Better Ubisoft thanked Activision employees for addressing compliance and asked why their company couldn’t do the same.

Activision Blizzard CEO Bobby Kotick yesterday made a big splash in a statement filed by studio staff following a lawsuit over allegations of racism and sexual harassment within the company. His declining salary is doing well – he extended his main salary earlier this year, but he still has the right to a million-dollar paycheck – but the staff has kept his other promises.

“Today is a big win for the crew of the Coalition crew!” tweet a group of users. “Barred applications have been removed for cases of sexual harassment and discrimination. The company has announced a 50% increase in the number of female and non-binary workers it employs.”

A Better Ubisoft, a similar group of workers working for “real and lasting change” at Ubisoft, said the win was for employees, who have been dealing with their sexual anguish since mid-2020. They celebrated some of the major advances from it. A Better ABK “said” they will continue to be together as we work on #EndAbuseInGaming. ” that they have more time to do it.

“16 months ago Ubisoft was forced to do a little following on Twitter social media, you talked about the ‘HR conversion process’ you plan to start ‘with no delivery time or anything about that change,’

“Just yesterday Activision Blizzard pledged to increase the number of female and non-binary workers by 50% in five years. They pledged to invest $250 million ‘to create opportunities for talent’ publishing an annual newsletter, meeting some requirements of the ABK Workers Alliance Within three months, they seem to listen and act on workers’ concerns. don’t want to be equal, a lot of them are connected and they can quickly do the same.”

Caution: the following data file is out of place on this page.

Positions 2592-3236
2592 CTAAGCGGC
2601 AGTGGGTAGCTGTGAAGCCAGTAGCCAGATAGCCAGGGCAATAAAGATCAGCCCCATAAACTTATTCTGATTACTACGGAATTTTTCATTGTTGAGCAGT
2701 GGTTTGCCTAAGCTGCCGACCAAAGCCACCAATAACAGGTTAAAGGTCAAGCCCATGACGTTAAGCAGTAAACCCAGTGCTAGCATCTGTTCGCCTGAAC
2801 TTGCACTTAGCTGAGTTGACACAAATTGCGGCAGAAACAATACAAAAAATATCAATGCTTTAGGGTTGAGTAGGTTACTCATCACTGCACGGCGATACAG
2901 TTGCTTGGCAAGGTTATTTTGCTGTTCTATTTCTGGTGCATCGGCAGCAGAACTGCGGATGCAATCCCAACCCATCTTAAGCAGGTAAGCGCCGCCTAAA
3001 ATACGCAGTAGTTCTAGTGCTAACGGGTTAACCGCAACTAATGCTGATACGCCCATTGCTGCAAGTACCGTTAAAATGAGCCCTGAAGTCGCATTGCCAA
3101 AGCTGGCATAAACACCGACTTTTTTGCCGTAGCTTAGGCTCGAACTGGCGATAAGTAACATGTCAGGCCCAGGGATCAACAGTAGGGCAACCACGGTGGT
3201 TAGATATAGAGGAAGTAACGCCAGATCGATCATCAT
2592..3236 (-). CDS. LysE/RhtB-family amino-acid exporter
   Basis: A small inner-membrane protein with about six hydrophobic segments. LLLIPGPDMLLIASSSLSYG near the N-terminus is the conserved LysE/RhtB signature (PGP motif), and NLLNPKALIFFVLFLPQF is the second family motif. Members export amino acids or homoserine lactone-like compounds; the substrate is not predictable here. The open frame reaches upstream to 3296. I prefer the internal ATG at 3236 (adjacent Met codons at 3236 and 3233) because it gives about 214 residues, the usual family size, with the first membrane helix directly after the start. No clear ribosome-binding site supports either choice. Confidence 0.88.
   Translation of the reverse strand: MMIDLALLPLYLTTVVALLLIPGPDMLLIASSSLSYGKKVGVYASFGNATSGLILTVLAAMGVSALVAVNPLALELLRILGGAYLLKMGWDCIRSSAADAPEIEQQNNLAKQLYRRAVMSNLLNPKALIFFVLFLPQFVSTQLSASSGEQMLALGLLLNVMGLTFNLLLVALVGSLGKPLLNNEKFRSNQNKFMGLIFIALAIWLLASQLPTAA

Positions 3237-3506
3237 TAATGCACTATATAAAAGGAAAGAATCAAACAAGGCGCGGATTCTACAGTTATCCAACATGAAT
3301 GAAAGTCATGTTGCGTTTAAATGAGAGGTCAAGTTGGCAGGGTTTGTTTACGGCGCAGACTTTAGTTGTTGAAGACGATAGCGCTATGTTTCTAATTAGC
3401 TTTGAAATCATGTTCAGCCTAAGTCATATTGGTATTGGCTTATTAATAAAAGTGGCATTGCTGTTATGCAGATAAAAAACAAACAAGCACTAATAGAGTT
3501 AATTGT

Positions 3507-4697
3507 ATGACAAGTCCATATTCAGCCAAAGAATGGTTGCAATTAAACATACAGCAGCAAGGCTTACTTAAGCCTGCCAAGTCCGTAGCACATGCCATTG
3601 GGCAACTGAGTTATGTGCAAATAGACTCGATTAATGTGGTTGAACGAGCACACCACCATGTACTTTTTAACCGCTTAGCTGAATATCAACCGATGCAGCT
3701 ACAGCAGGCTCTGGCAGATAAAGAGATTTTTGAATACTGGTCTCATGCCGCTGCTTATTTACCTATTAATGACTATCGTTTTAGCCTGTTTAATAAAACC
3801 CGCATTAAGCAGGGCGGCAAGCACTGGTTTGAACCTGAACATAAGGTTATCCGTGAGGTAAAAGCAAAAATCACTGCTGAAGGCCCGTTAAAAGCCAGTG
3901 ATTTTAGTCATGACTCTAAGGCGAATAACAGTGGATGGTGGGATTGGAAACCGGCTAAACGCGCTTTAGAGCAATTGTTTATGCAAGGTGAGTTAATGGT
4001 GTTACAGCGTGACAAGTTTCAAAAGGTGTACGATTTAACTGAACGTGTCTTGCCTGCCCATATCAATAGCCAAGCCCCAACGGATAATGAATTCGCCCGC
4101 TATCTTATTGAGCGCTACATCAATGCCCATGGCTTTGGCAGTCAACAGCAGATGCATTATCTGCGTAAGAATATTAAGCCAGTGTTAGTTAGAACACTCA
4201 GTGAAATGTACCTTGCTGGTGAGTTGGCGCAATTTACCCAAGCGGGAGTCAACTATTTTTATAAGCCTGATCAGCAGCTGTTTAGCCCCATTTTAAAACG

Several Ubisoft executives, including former chief executive Serge Hascot and vice president Maxime Beland, resigned from Ubisoft shortly after the allegations of wrongdoing, but others have left. Ubisoft Singapore CEO Hugues Ricoeur, for example, was fired after a major investigation sparked several reports of sexual harassment, but instead of feeding him, he was sent to Ubisoft’s Paris headquarters to become director of production information.

Ubisoft CEO Yves Guillemot said in July that “significant progress has been made” since the immorality allegations surfaced earlier, but employees have denied the allegations in an open letter, saying they continue to expect “real changes needed”. A Better Ubisoft also criticized the appointment of Igor Manceau as a chief creative officer, saying that “Ubisoft’s creative team is white with a yellow culture”, including first assistants Serge Hascoët and Patrick Plourde, who remain next to the editor-in-chief. council “despite numerous reports of immoral behavior against it”.